Shirts outfitted with self-closing magnets rather than traditional buttons are one of the new customized features of the MagnaReady LLC clothing line created by a North Carolina woman who starting designing new clothing options to assist people, such as her husband, who live with Parkinson's disease and other debilitating health conditions. Now, the clothing line is about to be available throughout the United States and Canada for those who struggle daily with difficult dexterity and coordination.
Dressing with dignity has become the guiding force of MagnaReady CEO Maura Horton, after her husband, former college football coach Don Horton, was diagnosed with Parkinson's disease at age 48. She told Fox News she tried to buy clothing that would make it easier for him to dress himself, but she found few things that fit and many items were too casual or not appropriate for professional job settings.
She said she found shirts that used Velcro, which can prove challenging to put together and tear apart for people suffering from diseases, such as Parkinson's and arthritis.
So, Horton created a patented technology, marketed under the brand MagnaReady, and launched her clothing online in 2013. Now her clothing will be rolled out in stores nationwide and in Canada, through a partnership with PVH, a global apparel company that owns Tommy Hilfiger, IZOD and Calvin Klein. The shirts will be made for a yet-to-be-named PVH brand, and will also be sold under the MagnaReady label at PVH brands' retail locations.
Ten years ago, adaptive clothing that Horton found targeted elderly men and women who were hunched over walkers and in wheelchairs. She told Fox they looked nothing like her athletic husband, who was diagnosed with the tremor-causing degenerative disorder about 10 years earlier than the average patient.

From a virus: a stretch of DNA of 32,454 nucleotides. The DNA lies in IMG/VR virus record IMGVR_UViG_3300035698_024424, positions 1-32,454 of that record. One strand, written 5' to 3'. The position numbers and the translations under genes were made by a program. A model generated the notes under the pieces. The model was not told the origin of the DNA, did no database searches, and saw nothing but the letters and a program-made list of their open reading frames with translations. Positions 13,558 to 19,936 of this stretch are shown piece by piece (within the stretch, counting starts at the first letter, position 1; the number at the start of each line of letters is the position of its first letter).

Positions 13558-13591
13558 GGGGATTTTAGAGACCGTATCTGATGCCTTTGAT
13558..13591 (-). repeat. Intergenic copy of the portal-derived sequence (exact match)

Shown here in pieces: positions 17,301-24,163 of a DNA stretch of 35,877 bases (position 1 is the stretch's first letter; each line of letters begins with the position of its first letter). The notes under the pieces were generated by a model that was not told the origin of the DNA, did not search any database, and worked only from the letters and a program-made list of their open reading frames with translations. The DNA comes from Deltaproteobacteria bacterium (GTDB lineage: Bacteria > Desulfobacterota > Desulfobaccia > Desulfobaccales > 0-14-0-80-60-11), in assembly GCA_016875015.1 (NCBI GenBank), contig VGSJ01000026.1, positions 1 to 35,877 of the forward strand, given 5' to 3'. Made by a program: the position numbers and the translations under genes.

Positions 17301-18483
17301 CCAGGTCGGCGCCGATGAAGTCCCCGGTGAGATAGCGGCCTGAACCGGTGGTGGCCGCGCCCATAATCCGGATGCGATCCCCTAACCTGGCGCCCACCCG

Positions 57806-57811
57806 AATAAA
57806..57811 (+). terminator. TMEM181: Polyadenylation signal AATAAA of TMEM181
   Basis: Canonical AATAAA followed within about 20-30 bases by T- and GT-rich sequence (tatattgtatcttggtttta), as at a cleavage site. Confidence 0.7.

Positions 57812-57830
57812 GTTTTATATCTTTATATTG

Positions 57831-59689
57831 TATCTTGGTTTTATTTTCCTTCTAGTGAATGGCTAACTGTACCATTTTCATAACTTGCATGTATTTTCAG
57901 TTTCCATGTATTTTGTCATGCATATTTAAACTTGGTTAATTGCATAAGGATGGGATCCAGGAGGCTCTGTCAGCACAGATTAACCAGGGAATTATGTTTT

"We're just fighting every day to maintain the level of mobility and strength from the day before, and it's a losing battle," said Horton.
Horton said she never thought her custom shirts would evolve into the formation of a full-blown company, although she previously designed her own line of children's clothing and sold them in high-end boutiques in Boston and New York.
"I have stroke and Parkinson's and ALS patients who are young and active and fashionable, and when your choice is have your spouse or child dress you, or wear clothing designed for hospital or nursing home use, the choice is depressing and discouraging," Suzanna Eller, a Seattle, Wash.-based social worker with the American Parkinson Disease Association, which has worked with MagnaReady, told Fox News. "When a disease or physical limitation is taking away your abilities or sense of self, every little thing that allows you to feel whole or capable is a gift."
In 2013, MagnaReady sold about 3,000 shirts to individuals suffering from conditions, such as arthritis, stroke, ALS, Parkinson's and neuropathy, as well as injured veterans, Horton said.